This doesn't look good.
Technology brings with it many ways of enhancing convenience in our everyday lives. As our advances as a species continue to break new ground, we find more and more ways of making our lives easier, and that is certainly apparent in our cars. What should really be nothing more than transport is now a climate-controlled luxury sitting room with a skylight and sometimes even a drinks bar. Another innovation that makes our lives with cars easier is keyless entry, but according to one hacker, this innovation should be a cause for concern if you own a Honda or an Acura.
We've discussed the topic of how keyless entry works in-depth, but to sum up, radio waves transmit a signal from the key fob to the car, and when in close proximity, the car recognizes that it needs to unlock. The opposite is also true when the proximity to the car decreases, telling the car to lock itself. We've pondered if the technology makes cars equipped with it more prone to theft, and a hacker who goes by the name of 'HackingIntoYourHeart' has now claimed that, at least for Hondas and Acuras, such fears are warranted. Worse still, it's not even difficult or expensive to hack these cars and gain easy entry.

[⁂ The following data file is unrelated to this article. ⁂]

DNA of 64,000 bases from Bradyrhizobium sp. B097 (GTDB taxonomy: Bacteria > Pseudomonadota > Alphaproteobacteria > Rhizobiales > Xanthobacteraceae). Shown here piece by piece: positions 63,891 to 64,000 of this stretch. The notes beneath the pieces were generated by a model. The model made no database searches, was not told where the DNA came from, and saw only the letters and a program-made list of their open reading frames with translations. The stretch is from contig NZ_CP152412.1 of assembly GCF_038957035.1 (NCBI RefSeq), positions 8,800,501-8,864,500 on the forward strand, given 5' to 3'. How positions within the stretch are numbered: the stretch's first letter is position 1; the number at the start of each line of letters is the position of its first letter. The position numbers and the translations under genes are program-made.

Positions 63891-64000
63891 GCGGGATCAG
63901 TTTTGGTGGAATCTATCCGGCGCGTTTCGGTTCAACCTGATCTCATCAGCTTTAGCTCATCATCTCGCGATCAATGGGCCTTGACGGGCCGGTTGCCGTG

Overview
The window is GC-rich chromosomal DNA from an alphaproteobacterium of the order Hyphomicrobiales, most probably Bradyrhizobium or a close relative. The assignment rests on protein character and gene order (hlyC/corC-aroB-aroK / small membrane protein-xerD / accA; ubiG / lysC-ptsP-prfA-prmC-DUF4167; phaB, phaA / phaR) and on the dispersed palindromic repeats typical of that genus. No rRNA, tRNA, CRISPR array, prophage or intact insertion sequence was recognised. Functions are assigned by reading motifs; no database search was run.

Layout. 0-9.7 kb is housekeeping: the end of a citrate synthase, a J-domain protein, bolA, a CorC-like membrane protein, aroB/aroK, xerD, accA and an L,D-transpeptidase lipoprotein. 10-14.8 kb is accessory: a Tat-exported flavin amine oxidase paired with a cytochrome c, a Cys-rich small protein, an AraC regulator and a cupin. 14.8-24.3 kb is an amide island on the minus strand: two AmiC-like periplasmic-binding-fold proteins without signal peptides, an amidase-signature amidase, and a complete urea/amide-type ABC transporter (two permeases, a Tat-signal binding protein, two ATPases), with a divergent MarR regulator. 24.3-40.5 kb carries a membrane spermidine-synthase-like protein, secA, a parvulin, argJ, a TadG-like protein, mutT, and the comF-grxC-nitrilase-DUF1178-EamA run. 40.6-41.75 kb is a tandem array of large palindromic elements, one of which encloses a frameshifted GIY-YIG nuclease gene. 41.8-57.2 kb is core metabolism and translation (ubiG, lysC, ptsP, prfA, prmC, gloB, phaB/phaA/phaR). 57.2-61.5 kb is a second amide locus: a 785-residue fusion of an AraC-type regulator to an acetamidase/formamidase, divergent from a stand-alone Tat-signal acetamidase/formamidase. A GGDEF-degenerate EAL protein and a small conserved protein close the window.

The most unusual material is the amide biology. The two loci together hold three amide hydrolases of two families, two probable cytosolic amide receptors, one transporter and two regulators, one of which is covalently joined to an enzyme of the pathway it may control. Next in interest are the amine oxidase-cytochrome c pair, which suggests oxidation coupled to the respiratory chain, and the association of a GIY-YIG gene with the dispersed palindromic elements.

The hacker claims that you use what is known as a replay attack, recording signals from the keyfob of a Honda Civic or Acura TLX or similar. But if it's so simple, why are all brands and types of cars at risk? Well, the hacker continues that there is no rolling code system in Hondas or Acuras, which means that once the keyfob sends a signal to the car to lock or unlock, it does not change the sort of radio wave 'encryption,' if you will, and the exact same signal can be used over and over. Most other brands do change the required signal continually, but we should note that at this point that we have not seen anyone prove or disprove this theory. So, if you own a Honda or Acura, stay alert until we bring you more.